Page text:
In chapter 15 of Life of Pi, the narrator describes "the man's house." What are the items in "the man's house"?
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The items in "the man's house" can be summed up in the first five words of the chapter: "His house is a temple." Everything in this house is conducive of accouterments found in a temple area. Ironically, it is a temple of many religions, as Pi is himself. In regards to the actual items, they are many and varied, representing many religions. For argument's sake, let us say that there are six "major" items in addition to many other "minor" ones. Every one of these items represent one of three important religions: Hinduism, Christianity, and Islam.
The first item is "a framed picture of Ganesha" who is riding on a rat. Representative of Hinduism, this divine elephant-type deity corresponds to many positive attributes such as good luck and wisdom.
The second item is "a plain wooden Cross" obviously representative of the Cross of Jesus Christ, the Messiah in Christianity. It symbolizes Jesus dying on the Cross to atone for the world's sins.
The third item, also representative of Christianity (and specifically Catholicism), is a tiny picture "of the Virgin Mary of Guadalupe." Mary, the Mother of God, is regarded as a valued figure in Catholicism, specifically. This particular representation, the one from Guadalupe, is very devoutly venerated especially by the Hispanic culture. (There is also another Virgin Mary, this time a statue of her, located in the dining area.)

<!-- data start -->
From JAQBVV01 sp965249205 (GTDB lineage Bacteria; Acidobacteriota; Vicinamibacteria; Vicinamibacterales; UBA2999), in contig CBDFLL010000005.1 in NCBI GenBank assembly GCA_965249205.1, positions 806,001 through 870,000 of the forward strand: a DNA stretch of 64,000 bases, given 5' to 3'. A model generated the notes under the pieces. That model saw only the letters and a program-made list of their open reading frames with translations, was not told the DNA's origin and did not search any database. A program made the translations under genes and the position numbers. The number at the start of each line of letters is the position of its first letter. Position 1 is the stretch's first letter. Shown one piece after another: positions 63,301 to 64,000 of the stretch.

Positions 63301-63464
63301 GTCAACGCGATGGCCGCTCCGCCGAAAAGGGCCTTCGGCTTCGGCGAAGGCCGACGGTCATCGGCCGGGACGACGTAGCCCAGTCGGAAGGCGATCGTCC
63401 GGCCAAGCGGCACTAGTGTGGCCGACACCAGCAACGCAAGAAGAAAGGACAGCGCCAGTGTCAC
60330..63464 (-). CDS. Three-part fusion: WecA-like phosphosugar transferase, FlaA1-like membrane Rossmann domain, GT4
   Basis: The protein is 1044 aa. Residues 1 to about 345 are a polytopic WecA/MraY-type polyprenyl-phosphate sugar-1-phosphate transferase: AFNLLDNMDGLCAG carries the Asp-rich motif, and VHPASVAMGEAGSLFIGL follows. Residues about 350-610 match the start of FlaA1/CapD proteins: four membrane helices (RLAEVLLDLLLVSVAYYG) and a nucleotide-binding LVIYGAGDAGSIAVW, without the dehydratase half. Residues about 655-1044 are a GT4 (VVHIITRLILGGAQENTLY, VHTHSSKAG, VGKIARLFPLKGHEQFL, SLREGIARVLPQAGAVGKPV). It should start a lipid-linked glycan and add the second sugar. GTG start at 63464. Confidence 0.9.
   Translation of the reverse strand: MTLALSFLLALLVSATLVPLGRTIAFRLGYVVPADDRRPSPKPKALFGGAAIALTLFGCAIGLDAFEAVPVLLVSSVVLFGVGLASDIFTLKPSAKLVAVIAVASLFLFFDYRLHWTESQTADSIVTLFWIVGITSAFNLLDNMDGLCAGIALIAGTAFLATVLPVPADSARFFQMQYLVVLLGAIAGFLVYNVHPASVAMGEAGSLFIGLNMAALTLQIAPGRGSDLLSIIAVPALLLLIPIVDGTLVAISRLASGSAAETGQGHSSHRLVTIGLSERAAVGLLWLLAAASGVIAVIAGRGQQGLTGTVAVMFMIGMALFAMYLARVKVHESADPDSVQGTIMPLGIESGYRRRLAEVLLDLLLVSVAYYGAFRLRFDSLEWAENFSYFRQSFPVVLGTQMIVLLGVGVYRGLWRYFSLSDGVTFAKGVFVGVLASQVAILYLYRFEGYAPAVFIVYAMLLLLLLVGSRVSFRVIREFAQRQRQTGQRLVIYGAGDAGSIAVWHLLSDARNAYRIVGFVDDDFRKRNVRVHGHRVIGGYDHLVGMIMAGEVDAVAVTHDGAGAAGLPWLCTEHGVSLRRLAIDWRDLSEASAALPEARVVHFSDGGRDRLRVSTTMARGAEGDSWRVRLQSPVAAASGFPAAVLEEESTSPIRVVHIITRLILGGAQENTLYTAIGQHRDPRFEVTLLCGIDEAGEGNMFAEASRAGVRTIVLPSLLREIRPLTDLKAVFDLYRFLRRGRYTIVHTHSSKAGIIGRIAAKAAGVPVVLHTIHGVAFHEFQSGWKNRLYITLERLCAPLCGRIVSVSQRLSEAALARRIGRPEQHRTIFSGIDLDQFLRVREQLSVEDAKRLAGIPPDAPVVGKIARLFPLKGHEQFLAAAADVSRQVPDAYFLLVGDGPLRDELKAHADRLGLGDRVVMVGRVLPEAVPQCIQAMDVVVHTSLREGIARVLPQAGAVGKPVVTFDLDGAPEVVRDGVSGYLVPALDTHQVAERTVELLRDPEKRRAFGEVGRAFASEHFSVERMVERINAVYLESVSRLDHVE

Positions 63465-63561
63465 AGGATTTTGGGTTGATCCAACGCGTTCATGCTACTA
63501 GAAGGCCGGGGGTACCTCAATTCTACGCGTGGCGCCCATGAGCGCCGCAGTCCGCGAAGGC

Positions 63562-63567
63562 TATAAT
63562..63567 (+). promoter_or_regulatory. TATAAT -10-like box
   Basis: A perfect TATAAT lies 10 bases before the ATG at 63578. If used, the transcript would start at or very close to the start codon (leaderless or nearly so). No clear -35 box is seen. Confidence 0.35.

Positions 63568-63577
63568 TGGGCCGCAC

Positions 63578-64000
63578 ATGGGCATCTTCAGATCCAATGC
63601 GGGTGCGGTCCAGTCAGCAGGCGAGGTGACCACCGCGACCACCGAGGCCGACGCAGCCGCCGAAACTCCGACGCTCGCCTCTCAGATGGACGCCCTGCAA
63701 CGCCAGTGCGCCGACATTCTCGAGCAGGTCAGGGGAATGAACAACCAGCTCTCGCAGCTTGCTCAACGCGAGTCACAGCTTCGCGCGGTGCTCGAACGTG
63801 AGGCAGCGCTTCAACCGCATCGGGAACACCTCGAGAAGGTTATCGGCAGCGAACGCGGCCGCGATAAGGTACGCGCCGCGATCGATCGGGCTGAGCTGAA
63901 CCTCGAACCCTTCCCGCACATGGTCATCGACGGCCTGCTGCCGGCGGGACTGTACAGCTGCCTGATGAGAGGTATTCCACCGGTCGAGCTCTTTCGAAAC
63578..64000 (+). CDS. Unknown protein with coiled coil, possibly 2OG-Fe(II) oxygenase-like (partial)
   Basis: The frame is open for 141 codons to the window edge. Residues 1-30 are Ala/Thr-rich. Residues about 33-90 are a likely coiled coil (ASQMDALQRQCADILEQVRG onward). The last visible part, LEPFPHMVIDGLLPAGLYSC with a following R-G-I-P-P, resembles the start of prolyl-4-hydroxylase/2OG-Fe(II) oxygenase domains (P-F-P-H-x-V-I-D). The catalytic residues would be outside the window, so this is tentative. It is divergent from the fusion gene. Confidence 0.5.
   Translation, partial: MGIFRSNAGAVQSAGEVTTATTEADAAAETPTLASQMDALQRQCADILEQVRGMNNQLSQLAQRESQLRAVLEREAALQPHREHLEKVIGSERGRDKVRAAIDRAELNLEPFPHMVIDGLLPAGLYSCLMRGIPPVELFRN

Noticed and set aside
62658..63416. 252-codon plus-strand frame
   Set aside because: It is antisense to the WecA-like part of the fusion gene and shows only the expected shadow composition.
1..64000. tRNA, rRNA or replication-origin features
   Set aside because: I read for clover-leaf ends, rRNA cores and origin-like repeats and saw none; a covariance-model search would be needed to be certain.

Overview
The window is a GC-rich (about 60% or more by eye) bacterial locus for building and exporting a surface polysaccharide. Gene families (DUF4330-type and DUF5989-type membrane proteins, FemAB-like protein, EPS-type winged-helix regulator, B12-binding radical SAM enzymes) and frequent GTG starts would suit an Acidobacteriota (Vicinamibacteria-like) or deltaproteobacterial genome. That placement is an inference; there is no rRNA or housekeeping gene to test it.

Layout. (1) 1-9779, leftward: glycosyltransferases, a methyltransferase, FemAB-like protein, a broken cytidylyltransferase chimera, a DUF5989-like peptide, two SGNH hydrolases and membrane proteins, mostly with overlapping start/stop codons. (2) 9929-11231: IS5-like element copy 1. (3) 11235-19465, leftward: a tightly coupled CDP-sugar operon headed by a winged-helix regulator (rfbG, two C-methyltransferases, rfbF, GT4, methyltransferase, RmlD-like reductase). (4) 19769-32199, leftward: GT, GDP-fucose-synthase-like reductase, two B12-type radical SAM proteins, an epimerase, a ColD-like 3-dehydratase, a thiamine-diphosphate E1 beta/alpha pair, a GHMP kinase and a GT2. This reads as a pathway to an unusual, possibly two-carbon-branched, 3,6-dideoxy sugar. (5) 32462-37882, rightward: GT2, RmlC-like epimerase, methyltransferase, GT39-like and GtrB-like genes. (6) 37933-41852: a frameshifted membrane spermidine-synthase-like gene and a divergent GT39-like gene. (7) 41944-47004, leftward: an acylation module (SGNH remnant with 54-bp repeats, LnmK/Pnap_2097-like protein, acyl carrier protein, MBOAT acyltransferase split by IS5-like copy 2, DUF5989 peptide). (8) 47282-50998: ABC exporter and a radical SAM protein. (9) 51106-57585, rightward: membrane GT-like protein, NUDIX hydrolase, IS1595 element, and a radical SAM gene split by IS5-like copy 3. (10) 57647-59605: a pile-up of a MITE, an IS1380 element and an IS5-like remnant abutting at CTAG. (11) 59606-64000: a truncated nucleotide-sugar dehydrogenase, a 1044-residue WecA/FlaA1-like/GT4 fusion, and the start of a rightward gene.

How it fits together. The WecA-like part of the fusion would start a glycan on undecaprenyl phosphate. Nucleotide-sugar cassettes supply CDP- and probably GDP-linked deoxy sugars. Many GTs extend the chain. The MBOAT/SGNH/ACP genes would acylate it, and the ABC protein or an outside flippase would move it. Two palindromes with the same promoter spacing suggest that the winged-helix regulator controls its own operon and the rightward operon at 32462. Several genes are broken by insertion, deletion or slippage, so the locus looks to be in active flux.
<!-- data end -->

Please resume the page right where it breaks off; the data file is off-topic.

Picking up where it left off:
The fourth item, this time representative of the Islamic religion, is another photo "of the black-robed Kaaba." Of course, this most holy of all of the Muslim shrines, square in shape, with all of its many throngs of worshippers around it needs no introduction.
The fifth item, again representative of Hinduism, is a statue of Shiva in the form of Nataraja. This is a very controlling deity who can stop time with a stamp of his foot and is currently shown standing on a demon "of ignorance."
The sixth item is a small shrine dedicated to many other religious figures: Ganesha, Krishna, Lakshmi, Shakti as Parvati, Shiva yon linga. There are also other items in the shrine recognized as "articles of devotion": water, spoons, powders, incense, rice, sugar, etc.
The three religions, Hinduism and Christianity and Islam, are all summed up on the last page of this chapter with the final three items in "the man's" office: Ganesha made of brass, Christ on a Cross made of wood, and a prayer rug near a Bible bearing the word "God" in the Arabic language. Therefore this man truly welcomes three religions as a kind of Trinity: Hinduism, Christianity, and Islam. This is evidenced by absolutely all of the items in his household.
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